The Empire of Value
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The Empire of Value

A New Foundation for Economics

By André Orléan

Translated by M. B. DeBevoise

An argument that conceiving of economic value as a social force makes it possible to develop a new and more powerful theory of market behavior.





An argument that conceiving of economic value as a social force makes it possible to develop a new and more powerful theory of market behavior.

With the advent of the 2007–2008 financial crisis, the economics profession itself entered into a crisis of legitimacy from which it has yet to emerge. Despite the obviousness of their failures, however, economists continue to rely on the same methods and to proceed from the same underlying assumptions. André Orléan challenges the neoclassical paradigm in this book, with a new way of thinking about perhaps its most fundamental concept, economic value.

Orléan argues that value is not bound up with labor, or utility, or any other property that preexists market exchange. Economic value, he contends, is a social force whose vast sphere of influence, amounting to a kind of empire, extends to every aspect of economic life. Markets are based on the identification of value with money, and exchange value can only be regarded as a social institution. Financial markets, for example, instead of defining an extrinsic, objective value for securities, act as a mechanism for arriving at a reference price that will be accepted by all investors. What economists must therefore study, Orléan urges, is the hold that value has over individuals and how it shapes their perceptions and behavior.

Awarded the prestigious Prix Paul Ricoeur on its original publication in France in 2011, The Empire of Value has been substantially revised and enlarged for this edition, with an entirely new section discussing the financial crisis of 2007–2008.


$42.00 S | £33.00 ISBN: 9780262026970 360 pp. | 9 in x 6 in 9 figures, 6 tables


M. B. DeBevoise.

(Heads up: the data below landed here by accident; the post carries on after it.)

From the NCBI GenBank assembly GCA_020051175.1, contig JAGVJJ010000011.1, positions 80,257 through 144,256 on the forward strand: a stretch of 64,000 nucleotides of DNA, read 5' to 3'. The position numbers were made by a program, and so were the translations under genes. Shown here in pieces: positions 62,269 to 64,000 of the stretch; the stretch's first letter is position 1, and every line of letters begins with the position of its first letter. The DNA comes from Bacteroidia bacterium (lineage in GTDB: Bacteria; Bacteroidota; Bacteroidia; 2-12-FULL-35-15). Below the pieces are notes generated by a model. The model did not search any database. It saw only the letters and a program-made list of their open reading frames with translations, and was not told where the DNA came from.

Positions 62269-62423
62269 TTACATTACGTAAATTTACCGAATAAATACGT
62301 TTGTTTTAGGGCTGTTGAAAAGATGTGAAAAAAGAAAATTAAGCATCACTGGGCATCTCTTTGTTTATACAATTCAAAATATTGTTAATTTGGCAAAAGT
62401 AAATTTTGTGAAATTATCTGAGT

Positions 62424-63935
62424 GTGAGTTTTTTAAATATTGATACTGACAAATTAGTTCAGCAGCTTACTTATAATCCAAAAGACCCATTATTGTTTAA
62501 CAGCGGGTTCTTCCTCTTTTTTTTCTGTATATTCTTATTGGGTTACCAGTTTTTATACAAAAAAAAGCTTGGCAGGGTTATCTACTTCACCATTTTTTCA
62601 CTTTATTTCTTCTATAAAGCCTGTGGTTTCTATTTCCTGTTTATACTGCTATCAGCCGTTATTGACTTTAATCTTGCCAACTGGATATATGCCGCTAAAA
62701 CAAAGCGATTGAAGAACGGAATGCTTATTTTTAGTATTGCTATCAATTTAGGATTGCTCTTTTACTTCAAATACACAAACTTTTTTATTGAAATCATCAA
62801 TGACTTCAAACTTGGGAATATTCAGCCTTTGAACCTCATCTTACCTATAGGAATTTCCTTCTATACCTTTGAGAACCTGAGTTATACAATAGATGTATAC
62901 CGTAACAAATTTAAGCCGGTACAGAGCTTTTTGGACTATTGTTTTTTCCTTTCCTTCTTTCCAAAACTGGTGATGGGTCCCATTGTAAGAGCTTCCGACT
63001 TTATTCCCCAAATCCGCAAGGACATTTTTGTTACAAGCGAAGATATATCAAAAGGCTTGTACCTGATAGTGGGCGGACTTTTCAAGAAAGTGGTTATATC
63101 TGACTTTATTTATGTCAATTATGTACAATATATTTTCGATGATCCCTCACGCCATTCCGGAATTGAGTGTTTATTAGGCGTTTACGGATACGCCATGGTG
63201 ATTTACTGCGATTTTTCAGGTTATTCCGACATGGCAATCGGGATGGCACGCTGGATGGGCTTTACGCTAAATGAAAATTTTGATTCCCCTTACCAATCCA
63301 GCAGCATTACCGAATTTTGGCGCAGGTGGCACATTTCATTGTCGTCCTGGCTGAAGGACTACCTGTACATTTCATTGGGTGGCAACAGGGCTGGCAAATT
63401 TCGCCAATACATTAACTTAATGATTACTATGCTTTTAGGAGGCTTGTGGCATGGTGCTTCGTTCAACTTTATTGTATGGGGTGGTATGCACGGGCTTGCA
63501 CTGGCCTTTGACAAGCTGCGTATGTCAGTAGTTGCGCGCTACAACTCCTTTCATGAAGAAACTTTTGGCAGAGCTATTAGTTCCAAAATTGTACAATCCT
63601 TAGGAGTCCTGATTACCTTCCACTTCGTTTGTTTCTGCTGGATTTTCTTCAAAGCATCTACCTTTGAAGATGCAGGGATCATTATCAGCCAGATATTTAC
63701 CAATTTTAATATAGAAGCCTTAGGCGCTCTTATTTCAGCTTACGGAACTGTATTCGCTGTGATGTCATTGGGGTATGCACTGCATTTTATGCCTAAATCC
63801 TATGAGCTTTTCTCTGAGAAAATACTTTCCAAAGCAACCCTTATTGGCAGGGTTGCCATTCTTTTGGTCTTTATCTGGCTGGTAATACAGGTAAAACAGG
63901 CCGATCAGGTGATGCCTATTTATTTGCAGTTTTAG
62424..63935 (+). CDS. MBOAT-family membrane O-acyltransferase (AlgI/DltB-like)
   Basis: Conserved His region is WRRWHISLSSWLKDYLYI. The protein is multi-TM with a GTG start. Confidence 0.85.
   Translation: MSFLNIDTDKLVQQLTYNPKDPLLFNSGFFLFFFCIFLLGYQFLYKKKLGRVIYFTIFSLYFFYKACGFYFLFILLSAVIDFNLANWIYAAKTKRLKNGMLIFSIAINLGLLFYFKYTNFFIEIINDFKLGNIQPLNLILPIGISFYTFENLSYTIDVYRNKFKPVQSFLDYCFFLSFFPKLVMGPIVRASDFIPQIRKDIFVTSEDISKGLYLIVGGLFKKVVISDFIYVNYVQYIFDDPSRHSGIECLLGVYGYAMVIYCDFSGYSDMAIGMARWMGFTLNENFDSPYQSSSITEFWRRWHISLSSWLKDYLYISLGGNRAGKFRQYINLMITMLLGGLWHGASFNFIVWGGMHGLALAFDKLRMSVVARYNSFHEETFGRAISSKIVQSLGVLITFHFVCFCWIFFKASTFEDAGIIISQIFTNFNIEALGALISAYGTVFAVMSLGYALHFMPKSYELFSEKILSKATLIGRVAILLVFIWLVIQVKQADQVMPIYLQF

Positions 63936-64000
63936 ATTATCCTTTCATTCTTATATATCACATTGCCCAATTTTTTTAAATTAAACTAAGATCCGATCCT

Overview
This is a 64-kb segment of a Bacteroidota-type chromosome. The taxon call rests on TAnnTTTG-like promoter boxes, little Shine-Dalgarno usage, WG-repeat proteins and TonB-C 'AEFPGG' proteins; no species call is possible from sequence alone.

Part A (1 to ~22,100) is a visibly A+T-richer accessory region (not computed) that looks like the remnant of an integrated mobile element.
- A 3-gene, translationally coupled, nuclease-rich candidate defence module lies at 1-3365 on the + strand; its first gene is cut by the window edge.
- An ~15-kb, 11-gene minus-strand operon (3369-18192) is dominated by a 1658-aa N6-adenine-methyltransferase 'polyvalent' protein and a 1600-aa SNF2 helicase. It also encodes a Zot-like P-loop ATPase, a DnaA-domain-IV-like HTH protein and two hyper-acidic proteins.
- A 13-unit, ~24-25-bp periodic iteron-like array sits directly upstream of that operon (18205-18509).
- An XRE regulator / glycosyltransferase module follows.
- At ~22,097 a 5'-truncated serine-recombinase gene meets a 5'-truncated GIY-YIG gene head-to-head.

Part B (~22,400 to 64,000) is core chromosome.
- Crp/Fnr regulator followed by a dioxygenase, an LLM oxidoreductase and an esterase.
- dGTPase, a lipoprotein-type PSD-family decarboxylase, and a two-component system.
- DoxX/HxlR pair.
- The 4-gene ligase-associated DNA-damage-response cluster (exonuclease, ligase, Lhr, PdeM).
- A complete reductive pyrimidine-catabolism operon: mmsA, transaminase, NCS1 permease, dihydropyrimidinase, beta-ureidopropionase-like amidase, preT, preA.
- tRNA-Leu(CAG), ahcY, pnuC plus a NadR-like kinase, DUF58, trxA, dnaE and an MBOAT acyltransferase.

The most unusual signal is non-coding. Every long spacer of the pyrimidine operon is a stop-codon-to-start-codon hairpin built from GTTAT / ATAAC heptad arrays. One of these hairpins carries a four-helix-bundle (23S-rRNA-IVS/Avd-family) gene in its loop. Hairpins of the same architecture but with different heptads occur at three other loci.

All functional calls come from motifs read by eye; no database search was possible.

• In lucid, accessible language, André Orléan resurrects and explores the vital (but neglected) problem of value, grappling along the way with some fundamental defects of conventional theory. Through his mimetic hypothesis, the role of money emerges in the central role that both classical political economy and neoclassical economics denied to it. The Empire of Value is a bold argument, and a deep rejection of the justification for reliance on markets, except as a device for obtaining consent.

    James K. Galbraith

    The University of Texas at Austin

  • The Empire of Value is an engaging, ambitious, erudite, and innovative reflection on how markets work (or not). The scholarship is impressive and refreshingly different from many other 'big picture' books prompted by the global financial crisis of 2007-2008. This is a very smart book that forced me to consider new avenues of analysis and alternative interpretations.

    Bruce Carruthers

    Professor of Sociology, Northwestern University

  • This is a highly innovative and provocative book that will surely become part of the new economics that is so desperately needed today. What will especially appeal to many readers is the ingenious way in which the author mixes economics and sociology in his analysis.

    Richard Swedberg

    Professor of Sociology, Cornell University